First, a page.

Chinese Premier Wen Jiabao has asked for public calm and efficient organization of disaster relief work after a major quake hit southwest China's Sichuan Province on Monday.
Wen has arrived at Dujiangyan, a city northwest of the provincial capital Chengdu, and started to oversee disaster relief work. The city was less than 100 kilometers from the quake's epicenter at Wenchuan County.
The road from Dujiangyan to Wenchuan was blocked by rock and mud slides, holding up rescue, medical and other disaster relief teams, a witness said via mobile phone.
The road from Dujiangyan to Wenchuan had been blocked by rock and mud slides, holding up rescue, medical and other disaster relief teams, a witness said via mobile phone.
Power supplies and telecommunications links to Wenchuan are still out.
Premier Wen asked military personnel waiting in the city to enter the area as soon as possible even if they had to walk to Wenchuan.
The earlier the troops arrived, the more lives they could save, he said.
Speaking as he flew to the area to oversee relief work, Wen said the CPC Central Committee and the Cabinet had ordered Party and government officials at all levels to the front line to organize disaster relief.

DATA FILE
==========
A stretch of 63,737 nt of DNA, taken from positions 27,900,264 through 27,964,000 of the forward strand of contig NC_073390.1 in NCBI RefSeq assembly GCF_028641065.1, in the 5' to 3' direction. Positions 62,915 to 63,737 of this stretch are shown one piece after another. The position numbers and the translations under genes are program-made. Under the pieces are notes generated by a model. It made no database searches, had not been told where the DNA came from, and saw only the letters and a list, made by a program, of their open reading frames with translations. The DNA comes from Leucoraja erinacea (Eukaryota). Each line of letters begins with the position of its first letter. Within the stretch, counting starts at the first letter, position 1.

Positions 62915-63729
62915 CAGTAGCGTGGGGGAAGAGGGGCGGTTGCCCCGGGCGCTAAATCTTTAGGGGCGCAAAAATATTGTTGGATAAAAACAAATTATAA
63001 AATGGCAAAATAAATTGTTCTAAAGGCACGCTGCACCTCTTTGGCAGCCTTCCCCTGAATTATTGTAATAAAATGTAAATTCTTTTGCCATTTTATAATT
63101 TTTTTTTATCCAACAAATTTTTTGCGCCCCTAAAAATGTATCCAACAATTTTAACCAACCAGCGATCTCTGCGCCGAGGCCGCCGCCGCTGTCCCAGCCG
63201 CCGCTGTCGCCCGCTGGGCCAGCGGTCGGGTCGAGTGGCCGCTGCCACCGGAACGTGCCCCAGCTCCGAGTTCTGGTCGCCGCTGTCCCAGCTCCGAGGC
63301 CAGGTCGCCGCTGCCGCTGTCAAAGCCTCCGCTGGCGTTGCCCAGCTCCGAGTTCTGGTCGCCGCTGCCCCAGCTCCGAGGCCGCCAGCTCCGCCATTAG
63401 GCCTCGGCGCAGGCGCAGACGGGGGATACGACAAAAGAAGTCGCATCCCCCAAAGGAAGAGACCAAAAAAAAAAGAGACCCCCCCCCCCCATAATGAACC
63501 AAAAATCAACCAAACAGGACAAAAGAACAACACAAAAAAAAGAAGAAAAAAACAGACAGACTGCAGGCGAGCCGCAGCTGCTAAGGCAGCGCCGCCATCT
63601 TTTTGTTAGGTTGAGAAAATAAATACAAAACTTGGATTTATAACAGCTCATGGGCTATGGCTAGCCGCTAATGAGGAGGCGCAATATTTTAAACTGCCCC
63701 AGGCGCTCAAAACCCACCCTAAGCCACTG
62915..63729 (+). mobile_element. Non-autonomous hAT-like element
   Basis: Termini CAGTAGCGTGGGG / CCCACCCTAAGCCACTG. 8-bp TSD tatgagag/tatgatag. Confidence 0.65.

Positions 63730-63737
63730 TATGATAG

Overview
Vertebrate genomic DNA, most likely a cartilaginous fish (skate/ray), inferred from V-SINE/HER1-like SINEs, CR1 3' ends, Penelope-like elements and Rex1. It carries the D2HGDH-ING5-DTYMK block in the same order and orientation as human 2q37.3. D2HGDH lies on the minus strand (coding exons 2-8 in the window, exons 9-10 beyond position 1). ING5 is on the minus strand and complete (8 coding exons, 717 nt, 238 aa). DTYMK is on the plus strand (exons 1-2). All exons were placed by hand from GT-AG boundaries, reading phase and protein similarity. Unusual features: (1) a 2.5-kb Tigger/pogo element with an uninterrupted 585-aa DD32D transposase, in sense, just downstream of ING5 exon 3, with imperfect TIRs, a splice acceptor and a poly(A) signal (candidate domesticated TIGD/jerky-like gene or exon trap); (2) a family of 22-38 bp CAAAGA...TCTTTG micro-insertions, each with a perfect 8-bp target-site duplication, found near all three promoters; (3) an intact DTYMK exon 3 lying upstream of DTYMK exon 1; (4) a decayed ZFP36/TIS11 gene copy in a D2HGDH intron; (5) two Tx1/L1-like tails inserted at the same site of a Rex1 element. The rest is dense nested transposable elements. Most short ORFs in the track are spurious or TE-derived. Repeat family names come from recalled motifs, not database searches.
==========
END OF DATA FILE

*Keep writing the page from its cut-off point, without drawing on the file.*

Officials should make every effort to help the people and to overcome fear and fatigue, Wen said aboard his flight to Taipingsi airport on the outskirts of the Sichuan provincial capital, Chengdu, on Monday evening.
"My fellow Chinese, facing such a severe disaster, we need calm, confidence, courage and efficient organization," he said.
"I believe we can certainly overcome the disaster with the public and the military working together under the leadership of the Communist Party of China Central Committee and the government, " he said.
The quake, measuring 7.8 on the Richter scale, jolted Wenchuan County in southwest China's Sichuan Province at 2:28 p.m. on Monday, according to the China Seismological Bureau (CSB).
The epicenter of the quake is located 31 degrees north and 103.4 degrees east, the bureau said.
(Xinhua News Agency May 12, 2008)